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OPS245 Lab 7

2,411 bytes added, 8 April
Part 1: Generating Private and Public Keys (Public Key Infrastructure)
:'''Perform the following steps:'''
Some tasks in this part of the investigation require you to be connected ot Seneca's VPN.
*If you are running your installation through VMWare, then you can use [ the instructions provided by ITS] to connect to it from your Windows machine (your c7host and its nested VMs will use the VPN through the windows machine without further configuration).
*If you installed your c7host directly onto a machine without using VMWare as an intermediary (or the steps above do not work for you), use the following instructions:
::*Install the package openconnect
::*Run the following command as root (or with sudo): openconnect --protocol=gp -b
::*This should prompt you for your username and password (you could also put the user name in the command with -p)
::*You'll know it is working if you check your ip address and see something in the range.
::*To disconnect, as root (or with sudo): killall openconnect
Once you have connected to the VPN with either method you may continue
# Launch your '''c7host machine''' and your '''centos1''' and '''centos3''' VMs.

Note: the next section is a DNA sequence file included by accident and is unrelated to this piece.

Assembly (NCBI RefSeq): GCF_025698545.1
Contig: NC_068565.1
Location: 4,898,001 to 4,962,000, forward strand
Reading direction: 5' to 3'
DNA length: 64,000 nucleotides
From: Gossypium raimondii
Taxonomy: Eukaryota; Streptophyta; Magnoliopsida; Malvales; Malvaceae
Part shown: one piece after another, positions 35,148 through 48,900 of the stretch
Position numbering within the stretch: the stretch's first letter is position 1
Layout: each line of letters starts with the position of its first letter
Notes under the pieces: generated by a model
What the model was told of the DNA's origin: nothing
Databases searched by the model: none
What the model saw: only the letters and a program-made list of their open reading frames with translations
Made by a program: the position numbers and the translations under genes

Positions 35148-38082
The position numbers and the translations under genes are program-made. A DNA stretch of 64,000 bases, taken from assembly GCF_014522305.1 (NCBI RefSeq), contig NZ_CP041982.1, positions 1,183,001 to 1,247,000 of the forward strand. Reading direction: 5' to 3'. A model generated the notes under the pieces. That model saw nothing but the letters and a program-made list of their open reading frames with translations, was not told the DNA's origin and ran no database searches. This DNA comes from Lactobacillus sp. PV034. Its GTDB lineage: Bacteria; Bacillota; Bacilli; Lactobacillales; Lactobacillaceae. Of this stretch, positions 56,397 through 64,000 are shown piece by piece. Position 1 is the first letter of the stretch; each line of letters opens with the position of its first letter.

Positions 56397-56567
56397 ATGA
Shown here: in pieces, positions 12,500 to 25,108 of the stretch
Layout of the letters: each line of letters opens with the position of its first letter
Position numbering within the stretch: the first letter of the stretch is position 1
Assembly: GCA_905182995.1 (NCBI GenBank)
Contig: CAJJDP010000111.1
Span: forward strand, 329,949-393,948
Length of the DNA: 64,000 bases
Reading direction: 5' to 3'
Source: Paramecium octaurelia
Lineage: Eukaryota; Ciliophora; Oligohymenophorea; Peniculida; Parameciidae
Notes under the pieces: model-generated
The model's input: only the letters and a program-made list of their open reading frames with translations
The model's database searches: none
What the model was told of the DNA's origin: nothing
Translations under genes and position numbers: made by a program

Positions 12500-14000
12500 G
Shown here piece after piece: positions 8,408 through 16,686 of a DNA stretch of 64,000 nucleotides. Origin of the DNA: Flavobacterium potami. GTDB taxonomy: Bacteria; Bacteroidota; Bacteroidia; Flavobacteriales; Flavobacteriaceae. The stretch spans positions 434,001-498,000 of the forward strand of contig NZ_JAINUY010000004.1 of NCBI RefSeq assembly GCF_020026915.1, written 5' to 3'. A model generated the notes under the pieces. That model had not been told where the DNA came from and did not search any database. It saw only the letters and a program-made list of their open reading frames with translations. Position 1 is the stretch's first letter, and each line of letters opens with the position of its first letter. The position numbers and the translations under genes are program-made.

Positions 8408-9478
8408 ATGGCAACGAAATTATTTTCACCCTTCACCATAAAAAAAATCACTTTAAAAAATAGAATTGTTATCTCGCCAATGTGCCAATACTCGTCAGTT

# Switch to your '''c7host''' VM.
# Create a file in your current directory of your c7host machine with some text in it called: '''myfile.txt'''
# Ensure you've successfully connected to the VPN required for Matrix ( Then issue Issue the following command (using your Matrix login id):<br><b><code><span style="color:#3366CC;font-size:1.2em;">scp &nbsp; myfile.txt &nbsp;</span></code></b><br>(followed by your Matrix password)<br>What did this command do?# Issue the following single command (arguments are separated by a space - use your Matrix login id):<br><b><code><span style="color:#3366CC;font-size:1.2em;">ssh &nbsp; &nbsp; ls /home/yourmatrixid/myfile.txt</span></code></b><br>(followed by your Matrix password)<br>What did this command do?<br>Issue the following Linux command:<br><b><code><span style="color:#3366CC;font-size:1.2em;">ssh &nbsp; &nbsp; cat /home/yourmatrixid/myfile.txt</span></code></b><br>How do these commands differ from using issuing the ssh command without the ls or cat command? How is this useful?<br><br>The client ssh application contains the utlities: '''ssh''', '''scp''' and '''sftp''' (learned in ULI101) to connect to remote Linux servers in order to issue commands or transfer files between Linux servers. You can install the SSH service on your Linux server, although this has already been performed upon installation. We will now confirm that the ssh service is running on all of your VMs.<br><br>